Added power for airplane galleys
The galleys inside airliners voraciously consume power – a vital yet limited resource in a plane. Additional power units may soon come to the rescue: housed inside trolley carts in the galleys, these units deliver both supplemental power and thus uncouple the power to the cabin and the kitchen from that which is supplied to the rest of the aircraft. This novel technology was a debut feature at the International Paris Air Show.
Airplanes are built for long life: their use typically spans several decades. Interior furnishings in the cabins get renovated many times over the lifetime of the aircraft, same as the galleys. This pattern, however, harbors a certain problem: obsolete equipment is replaced by new equipment that usually requires more power – be they high-performance galley appliances, or amenities like miniature TVs in each individual seat back rest. Yet an airplane’s available power – generated in-flight by the turbines – is a limited resource. An auxiliary power unit supplies requisite power during periods when the turbines are not running, such as when passengers board or disembark.
There’s another hitch: once you add subsequent electrical loads in the passenger section of the cabin, then the power system of the entire airplane has to be re-approved and reauthorized, because new devices could disrupt the power supply and in a worst case scenario, paralyze the whole system.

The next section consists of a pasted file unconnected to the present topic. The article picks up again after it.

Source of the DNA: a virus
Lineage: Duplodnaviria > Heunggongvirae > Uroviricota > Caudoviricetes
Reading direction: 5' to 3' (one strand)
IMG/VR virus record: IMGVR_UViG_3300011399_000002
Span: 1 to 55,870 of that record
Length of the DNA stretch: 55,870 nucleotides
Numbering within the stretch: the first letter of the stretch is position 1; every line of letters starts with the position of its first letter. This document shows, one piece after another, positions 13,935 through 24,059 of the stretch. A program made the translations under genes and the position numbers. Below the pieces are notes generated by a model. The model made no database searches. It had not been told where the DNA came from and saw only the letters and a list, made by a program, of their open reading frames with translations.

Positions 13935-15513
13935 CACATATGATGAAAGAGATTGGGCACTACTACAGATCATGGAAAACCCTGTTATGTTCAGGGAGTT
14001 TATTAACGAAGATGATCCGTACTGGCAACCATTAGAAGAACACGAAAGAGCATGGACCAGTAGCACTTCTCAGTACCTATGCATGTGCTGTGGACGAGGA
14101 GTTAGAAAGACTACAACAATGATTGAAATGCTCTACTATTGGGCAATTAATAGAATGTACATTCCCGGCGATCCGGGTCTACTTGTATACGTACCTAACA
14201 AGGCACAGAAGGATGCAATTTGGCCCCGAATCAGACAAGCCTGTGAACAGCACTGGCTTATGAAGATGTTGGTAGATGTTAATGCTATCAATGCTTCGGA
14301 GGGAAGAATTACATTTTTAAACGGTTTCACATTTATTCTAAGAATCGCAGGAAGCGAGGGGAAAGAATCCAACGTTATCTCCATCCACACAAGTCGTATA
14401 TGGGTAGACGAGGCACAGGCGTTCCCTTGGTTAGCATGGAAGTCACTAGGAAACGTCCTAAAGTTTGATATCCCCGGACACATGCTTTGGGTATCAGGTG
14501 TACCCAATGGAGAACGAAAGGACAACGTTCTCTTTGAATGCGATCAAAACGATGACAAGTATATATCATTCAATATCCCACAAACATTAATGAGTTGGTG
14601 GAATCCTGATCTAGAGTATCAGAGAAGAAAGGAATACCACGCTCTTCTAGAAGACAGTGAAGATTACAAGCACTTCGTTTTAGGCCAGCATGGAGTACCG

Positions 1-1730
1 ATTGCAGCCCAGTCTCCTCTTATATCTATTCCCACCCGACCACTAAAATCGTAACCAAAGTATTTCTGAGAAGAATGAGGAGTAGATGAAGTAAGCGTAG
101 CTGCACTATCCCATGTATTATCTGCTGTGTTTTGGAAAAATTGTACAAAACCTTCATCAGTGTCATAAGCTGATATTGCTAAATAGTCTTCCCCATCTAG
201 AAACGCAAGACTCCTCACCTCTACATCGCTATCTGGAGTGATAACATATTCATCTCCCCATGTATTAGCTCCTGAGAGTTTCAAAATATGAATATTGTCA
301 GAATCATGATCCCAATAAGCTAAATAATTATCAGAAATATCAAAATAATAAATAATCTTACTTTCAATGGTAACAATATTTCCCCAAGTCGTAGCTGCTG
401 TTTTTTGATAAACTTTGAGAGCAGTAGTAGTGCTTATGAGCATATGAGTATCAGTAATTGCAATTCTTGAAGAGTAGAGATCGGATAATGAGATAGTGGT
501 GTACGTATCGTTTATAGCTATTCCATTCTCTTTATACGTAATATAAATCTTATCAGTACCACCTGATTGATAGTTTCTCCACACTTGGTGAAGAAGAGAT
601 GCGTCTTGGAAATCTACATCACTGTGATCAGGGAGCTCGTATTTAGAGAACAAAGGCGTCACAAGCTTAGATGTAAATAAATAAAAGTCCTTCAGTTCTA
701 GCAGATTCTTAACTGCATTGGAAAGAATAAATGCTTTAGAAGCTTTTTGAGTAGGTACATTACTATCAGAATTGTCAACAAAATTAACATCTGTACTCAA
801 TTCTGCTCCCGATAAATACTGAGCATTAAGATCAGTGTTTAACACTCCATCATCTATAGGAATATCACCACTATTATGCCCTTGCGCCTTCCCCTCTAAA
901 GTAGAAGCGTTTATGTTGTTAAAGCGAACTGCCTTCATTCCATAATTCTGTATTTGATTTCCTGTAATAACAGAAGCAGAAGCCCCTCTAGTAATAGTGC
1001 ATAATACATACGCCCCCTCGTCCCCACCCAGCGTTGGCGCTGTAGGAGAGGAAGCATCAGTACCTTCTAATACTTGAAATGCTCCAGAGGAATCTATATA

Additional power supply to the galleys
A supplemental power unit in each galley in the shape of a movable trolley cart provides power. Researchers at the ICT-IMM branch of the Fraunhofer Institute for Chemical Technology ICT engineered the system in joint collaboration with Diehl Aerospace GmbH and the German Aerospace Center DLR. “This new power source lets us eliminate the energy shortfall,” states Prof. Dr. Gunther Kolb, Department Head at ICT-IMM. The cart can even facilitate the approval process since it does not need new approval every time the airplane gets a retrofit or a face-lift: The power supplied to the galleys and cabins is autonomous of the power to the rest of the aircraft.
Reformer and fuel cell
For their clever innovation, the researchers relied on fuel cells: they not only generate power efficiently, but quietly as well. However, things are not that cut-and-dried when it comes to using fuel in mid-air. Because hydrogen can only be stored in containers pressurized to roughly 800 bar: a considerable risk in the airplane’s cargo hold. This also precludes combustible fluids, like gasoline. “We use propylene glycol,” Kolb reveals. There is a major advantage: it is a liquid substance, i.e., it requires no pressurized containers, becomes non-flammable when mixed with water and, in addition, it is non-toxic. Moreover, it is already being used in airplanes as a coolant and de-icing agent.
Propylene glycol consists of hydrogen, carbon and oxygen. A chemical system, the reformer, breaks down the liquid and extracts the hydrogen, which flows directly into the fuel cell and thus, energizes it. Since the carbon monoxide resulting from hydrogen production is not healthy for either the passengers and flight crew or for the fuel cell, the reformer transforms it into a non-toxic carbon dioxide. The system has its origins at Fraunhofer’s laboratories. The employees not only engineered the requisite catalysts that were available in it, they also made sure that the device would take up the least amount of a plane’s precious space. “In the current reformer, we successfully configured the components that break down the carbon monoxide in a way that saves 90 percent more space than with conventional technology,” Kolb affirms.
The research team has already produced a mock-up of the reformer – even the individual components are in place available. Over the next few months, these scientists will assemble and test the very first prototype.